Run queries

This video shows how to run queries in the Adobe Experience Platform interface and in a PSQL client. Additionally, using individual properties in an XDM object, using Adobe-defined functions, and using CREATE TABLE AS SELECT (CTAS) are demonstrated. For detailed product documentation, see the Query Editor UI guide.
For more information, please visit the Query Service documentation.

Adobe Experience Platform use Query Service From the Adobe Experience Platform UI, let’s navigate to queries. From the query environment, let’s click the create query button. You are now seeing a command line like user interface which allows you to create platform directly by making use of SQL statements. For instance, by typing show tables and clicking the execute button, I’m seeing all platform datasets as a response. One of these datasets is the website interactions EMEA dataset. Let’s create that dataset now.
Let’s start with some basic queries. For instance, I’m interested in knowing from what location customers of La Boutique were visiting product pages. This query will give me some insight in that. Please note the limit of ten. This is for performance reasons. When executing queries, it’s best to limit your responses to just a couple of lines while you’re testing and developing your queries. You can now see a response from Platform containing location information of Belgian cities. This response is a flattened object, and not a single value. The place_context.geo XDM object contains four attributes: schema.latitude, schema.longitude, country, and city. When such an object is declared as a column, it will return the entire object as a string. In order to query individual properties of an XDM object, we have to use the dot notation. To find out more about the structure of an XDM schema, let’s go to schemas in the Platform UI, and open the EMEA website interaction data schema. You can see the place context object alongside many other. By opening the place context object, and going a little deeper, you can see the geo objects, and in there, for instance, country code. The way to get to this property from the query service UI is by specifying this path. The same concept applies also to the schema.latitude property. Let’s go back to the Query Service UI, and optimize the query that we entered a couple of minutes ago by specifying the specific properties of the place context object. And the result is now a lot more readable and understandable.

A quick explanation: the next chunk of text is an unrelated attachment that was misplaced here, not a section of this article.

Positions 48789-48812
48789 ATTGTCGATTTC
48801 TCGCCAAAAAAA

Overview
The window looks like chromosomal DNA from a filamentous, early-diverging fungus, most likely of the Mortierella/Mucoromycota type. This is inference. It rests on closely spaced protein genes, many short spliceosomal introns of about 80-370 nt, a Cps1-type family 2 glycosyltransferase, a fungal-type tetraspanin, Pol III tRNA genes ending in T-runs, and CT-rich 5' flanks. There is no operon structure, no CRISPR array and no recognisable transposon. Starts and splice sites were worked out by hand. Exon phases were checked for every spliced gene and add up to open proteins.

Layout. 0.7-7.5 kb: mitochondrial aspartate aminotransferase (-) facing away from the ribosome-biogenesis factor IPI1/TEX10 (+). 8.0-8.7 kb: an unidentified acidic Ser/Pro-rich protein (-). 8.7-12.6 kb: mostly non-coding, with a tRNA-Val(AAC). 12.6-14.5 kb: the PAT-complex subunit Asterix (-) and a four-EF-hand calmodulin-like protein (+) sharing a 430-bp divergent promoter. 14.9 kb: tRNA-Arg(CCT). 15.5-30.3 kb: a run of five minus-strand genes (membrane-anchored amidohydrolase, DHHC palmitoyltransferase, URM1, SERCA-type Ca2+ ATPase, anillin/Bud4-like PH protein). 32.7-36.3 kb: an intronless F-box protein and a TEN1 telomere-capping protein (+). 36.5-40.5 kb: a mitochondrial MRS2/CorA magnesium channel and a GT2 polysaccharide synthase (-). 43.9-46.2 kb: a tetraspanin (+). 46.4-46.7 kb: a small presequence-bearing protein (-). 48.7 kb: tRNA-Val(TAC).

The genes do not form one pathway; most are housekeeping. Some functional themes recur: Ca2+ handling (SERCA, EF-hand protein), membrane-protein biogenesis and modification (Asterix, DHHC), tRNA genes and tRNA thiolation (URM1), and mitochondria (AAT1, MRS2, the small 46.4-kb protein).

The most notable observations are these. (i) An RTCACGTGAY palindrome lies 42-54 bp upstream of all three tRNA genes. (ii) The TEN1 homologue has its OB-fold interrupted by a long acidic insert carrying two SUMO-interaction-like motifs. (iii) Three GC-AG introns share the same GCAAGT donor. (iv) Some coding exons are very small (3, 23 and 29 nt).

Next, I’m interested in knowing the amount of products used per day for the last ten days. So I’m selecting the dates and making a count of the number of products to events. Next, I’m interested in having a visitor count by the hour for July 17.
I’m also interested in knowing the amount of visitors on July 16 per country and city.
As an analyst, I also need to visualize the most popular products. In this case, I want to see the five most popular products with the Lisette dress being the clear winner there. So far, we’ve only used the Query Service UI inside Adobe Experience Platform to execute these queries, but we can also execute the same queries from an external environment by using PSQL to achieve the same outcome. PSQL is a command line application which requires me to authenticate first. The credentials to authenticate to query service from PSQL can be found in the queries and credentials window. By clicking this icon, I’m copying the full PSQL commands to my clipboard.
Let’s open a terminal window, paste the PSQL commands, and hit enter. I’m now authenticated, and can execute queries here as well.